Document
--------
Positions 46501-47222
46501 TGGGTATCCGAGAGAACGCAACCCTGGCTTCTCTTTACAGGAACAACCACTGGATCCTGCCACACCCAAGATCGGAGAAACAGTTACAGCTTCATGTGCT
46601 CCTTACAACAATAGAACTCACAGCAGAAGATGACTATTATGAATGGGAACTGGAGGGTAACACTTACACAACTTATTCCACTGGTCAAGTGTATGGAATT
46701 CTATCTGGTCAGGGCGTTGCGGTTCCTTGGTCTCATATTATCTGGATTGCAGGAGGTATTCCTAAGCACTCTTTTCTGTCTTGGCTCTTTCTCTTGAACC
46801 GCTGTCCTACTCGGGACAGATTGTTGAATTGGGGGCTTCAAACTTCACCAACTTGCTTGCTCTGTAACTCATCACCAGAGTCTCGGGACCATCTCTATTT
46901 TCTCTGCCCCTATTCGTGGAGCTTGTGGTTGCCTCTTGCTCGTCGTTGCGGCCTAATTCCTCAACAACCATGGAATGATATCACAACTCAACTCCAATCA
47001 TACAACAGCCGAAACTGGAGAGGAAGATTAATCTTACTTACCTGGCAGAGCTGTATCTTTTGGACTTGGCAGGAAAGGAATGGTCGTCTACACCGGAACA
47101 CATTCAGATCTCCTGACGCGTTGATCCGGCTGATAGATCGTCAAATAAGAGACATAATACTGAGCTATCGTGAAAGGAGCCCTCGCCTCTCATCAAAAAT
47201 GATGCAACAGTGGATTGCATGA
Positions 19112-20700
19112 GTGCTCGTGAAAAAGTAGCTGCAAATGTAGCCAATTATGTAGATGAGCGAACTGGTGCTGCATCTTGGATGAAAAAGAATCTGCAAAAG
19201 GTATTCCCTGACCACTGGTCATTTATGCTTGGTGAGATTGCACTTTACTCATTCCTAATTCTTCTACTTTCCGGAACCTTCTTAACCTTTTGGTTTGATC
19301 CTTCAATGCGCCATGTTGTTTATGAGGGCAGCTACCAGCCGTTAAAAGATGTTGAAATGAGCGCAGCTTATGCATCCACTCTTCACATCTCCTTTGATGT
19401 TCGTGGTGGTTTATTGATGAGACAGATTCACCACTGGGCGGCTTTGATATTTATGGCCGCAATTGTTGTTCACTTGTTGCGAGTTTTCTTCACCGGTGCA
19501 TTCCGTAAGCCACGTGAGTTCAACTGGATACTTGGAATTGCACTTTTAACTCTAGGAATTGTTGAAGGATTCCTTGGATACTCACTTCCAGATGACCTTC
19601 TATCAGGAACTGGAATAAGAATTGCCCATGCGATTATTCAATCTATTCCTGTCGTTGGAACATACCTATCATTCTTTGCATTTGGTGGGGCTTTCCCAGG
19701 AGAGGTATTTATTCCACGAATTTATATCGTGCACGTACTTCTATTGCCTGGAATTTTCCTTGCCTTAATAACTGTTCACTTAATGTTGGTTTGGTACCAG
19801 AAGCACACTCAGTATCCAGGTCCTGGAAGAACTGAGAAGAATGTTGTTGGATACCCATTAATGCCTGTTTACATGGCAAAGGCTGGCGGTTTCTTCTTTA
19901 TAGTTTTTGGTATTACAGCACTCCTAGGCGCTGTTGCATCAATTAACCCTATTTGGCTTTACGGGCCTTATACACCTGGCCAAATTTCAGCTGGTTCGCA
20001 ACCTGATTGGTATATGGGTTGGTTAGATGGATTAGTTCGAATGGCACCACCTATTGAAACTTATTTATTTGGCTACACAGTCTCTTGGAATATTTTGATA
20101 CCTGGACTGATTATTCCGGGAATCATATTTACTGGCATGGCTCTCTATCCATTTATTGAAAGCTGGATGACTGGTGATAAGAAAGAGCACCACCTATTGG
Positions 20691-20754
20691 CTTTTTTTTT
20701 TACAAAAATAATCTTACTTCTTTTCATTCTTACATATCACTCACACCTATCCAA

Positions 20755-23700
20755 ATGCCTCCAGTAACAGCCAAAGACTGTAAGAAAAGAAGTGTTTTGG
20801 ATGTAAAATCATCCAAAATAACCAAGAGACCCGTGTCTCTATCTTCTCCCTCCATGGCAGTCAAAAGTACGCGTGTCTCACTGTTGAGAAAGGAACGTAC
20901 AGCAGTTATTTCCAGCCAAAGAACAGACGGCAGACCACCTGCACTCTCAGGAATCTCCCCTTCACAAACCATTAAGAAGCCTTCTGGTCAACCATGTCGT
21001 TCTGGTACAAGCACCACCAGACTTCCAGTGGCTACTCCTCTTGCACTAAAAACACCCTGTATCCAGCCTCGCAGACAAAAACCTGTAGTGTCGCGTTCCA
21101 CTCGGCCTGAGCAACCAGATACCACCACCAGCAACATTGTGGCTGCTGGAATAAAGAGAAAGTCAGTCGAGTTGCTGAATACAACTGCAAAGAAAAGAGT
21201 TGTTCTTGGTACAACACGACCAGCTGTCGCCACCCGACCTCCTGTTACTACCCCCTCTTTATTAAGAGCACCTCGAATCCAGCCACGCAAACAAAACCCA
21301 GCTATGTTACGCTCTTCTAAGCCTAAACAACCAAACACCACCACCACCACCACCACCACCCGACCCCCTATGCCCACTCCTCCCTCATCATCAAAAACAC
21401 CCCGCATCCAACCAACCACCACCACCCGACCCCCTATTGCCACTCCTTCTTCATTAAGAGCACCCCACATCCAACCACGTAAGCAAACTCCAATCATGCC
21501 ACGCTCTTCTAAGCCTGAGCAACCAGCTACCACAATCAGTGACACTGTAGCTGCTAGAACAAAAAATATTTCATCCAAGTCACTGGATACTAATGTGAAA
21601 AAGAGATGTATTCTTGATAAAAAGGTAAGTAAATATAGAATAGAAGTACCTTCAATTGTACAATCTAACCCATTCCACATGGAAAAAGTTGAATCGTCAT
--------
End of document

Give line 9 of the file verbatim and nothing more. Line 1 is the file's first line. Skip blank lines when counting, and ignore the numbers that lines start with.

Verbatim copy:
47201 GATGCAACAGTGGATTGCATGA